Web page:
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Why a CD may be better than a high-yield savings account in 2024

Using a CD might make more sense right now than opening a high-yield savings account. Getty Images

If you're looking to start saving in 2024, your first instinct may be to open a high-yield savings account and put a big chunk of money into it. That's not necessarily a bad intuition – high-yield savings accounts are a great way to earn interest and rates are fairly high right now. If you look at the forecast for the coming year, though, it becomes apparent that there may be a better option to make the most of your savings in 2024 – using a certificate of deposit (CD)

Below, we'll break down why you should consider opening a CD if you want to earn the most interest possible this year.

Discover how much you could earn by opening a CD online now.

Why a CD may be better than a high-yield savings account in 2024

Both CDs and high-interest savings accounts are safe and secure ways to use your money to earn interest – they are each protected by the FDIC, meaning even if your bank fails, your principal will be protected at values of up to $250,000. If you are looking to maximize interest, though, a CD may be the better option right now. Here's why:

Rates for both are high – but could be coming down soon

Interest rates for both high-yield savings accounts and CDs are high right now. This is due to repeated actions by the Federal Reserve raising the federal funds rate in order to fight inflation. While the Fed does not set the interest rates offered by consumer banks directly, these rates do tend to track alongside the rate set by the Fed. 

The Fed's fight has been fairly effective, with the inflation rate coming down significantly since its peak in June 2022. In response, the Fed has kept rates paused for the past three meetings and given indications that up to three cuts totaling 0.75% could be coming in 2024. This would likely cause rates for both CDs and high-yield savings accounts to come down.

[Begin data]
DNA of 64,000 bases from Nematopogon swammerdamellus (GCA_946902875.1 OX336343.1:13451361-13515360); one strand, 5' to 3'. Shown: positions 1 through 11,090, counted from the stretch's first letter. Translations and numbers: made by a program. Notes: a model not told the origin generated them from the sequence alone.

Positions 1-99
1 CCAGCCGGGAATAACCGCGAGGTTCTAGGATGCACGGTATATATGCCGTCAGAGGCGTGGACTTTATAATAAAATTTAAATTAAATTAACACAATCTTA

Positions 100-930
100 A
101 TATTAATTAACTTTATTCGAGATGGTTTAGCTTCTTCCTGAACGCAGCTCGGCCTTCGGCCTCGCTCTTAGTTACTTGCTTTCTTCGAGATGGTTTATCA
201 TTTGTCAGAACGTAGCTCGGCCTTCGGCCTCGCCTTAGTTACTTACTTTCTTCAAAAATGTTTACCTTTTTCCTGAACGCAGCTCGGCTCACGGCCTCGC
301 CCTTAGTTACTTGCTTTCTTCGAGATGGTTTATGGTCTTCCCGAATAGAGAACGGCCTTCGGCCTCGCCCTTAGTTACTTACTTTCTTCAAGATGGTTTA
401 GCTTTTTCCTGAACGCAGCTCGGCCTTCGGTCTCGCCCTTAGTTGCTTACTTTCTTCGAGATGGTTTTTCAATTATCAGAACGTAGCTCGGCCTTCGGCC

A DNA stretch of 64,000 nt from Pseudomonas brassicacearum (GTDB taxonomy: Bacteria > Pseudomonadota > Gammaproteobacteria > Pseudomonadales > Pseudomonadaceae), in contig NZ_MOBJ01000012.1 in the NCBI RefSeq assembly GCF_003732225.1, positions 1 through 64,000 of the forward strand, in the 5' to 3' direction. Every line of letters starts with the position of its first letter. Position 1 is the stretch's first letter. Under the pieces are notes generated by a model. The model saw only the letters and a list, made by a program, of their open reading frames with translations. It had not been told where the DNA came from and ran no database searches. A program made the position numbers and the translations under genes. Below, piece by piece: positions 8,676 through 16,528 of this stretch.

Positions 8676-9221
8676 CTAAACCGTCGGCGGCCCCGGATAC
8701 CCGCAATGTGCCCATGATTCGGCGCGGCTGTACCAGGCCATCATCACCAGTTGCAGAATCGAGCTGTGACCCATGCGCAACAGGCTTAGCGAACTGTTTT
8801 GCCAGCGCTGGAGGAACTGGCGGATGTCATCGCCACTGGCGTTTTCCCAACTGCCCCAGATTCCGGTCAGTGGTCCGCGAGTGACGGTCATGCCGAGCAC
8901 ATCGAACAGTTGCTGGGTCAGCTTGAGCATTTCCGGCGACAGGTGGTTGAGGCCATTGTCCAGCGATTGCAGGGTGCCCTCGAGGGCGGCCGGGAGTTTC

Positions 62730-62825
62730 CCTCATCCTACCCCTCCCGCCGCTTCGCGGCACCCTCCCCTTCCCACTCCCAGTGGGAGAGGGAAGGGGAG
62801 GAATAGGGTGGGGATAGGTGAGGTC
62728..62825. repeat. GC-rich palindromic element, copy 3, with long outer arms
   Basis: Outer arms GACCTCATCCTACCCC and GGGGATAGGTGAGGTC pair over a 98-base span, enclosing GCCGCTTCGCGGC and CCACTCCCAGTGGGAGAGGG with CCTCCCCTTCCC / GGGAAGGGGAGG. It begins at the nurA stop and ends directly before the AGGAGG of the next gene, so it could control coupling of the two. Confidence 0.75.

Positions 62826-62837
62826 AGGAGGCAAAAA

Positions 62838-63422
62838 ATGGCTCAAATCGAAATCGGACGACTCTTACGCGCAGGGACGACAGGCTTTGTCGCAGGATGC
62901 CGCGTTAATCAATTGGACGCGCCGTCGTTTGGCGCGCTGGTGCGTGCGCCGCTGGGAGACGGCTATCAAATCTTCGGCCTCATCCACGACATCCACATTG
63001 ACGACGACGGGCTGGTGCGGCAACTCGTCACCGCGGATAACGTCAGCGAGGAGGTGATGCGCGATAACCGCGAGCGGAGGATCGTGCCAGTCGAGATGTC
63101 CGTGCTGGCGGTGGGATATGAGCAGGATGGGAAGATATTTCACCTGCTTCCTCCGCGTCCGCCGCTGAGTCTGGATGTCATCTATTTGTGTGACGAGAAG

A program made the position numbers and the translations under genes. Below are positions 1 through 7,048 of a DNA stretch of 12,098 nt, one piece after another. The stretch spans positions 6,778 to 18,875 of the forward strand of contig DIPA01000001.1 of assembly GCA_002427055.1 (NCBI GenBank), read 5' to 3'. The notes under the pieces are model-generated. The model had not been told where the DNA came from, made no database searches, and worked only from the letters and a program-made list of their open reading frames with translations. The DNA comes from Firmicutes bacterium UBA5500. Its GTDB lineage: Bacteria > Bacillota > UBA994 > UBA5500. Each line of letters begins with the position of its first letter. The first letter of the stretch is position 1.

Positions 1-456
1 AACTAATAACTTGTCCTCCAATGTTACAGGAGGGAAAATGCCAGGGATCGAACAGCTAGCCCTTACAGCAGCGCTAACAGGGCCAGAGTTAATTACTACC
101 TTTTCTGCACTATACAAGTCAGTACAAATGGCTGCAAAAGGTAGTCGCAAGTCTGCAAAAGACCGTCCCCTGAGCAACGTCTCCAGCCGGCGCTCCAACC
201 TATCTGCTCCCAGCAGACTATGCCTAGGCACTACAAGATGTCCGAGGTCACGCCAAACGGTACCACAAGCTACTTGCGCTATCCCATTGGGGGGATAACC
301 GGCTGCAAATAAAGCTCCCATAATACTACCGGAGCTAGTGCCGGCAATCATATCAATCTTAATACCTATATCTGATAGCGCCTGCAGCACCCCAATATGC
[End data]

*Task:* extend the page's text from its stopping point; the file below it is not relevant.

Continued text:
Find a CD that will earn you strong interest today.

CD rates are locked in – but savings rates are not

When you open a CD, you are locking in your rate for the entire term. This means that if you open a CD right now and get a rate of 5.50% – a rate that is currently available at some banks – you will get that interest rate for the entire term of the CD. Even if your bank drastically reduces the rates it is offering for CDs, you'll earn the rate you had when you opened the account no matter what.

With a high-yield savings account, on the other hand, the rate will be variable. When your bank lowers the interest rates it offers for high-yield savings accounts, you'll start earning less as well. 

With interest rates likely to go lower sooner rather than later, a CD figures to earn you more interest than a high-yield savings account. 

"If this is for money in cash reserves, then buying a 1-year CD is useful to lock in current rates for that money," says Erik Nero, a financial advisor with First Step Wealth. 

There is a tradeoff

There is one major tradeoff to remember when choosing a CD over a high-yield savings account – liquidity. With a high-yield savings account, you can access your money whenever you need it. On the other hand, when you open a CD, you are agreeing to keep your money in the account for the entire term of the CD. There are generally steep penalties that come with taking money out of a CD before the term is up.

If you are sure that you won't need the money you're depositing during the term of the CD, you're in the clear. If you aren't, though, you could consider splitting the money so that some of it gets the benefits of a CD while some of the cash remains available in an emergency.

The bottom line

With interest rates high but likely to go down soon, a certificate of deposit may make more sense for you right now. You'll get your interest rate locked in, even if rate cuts are coming. Just make sure you are comfortable locking that money away, as there are often penalties for taking money out of CDs early. 

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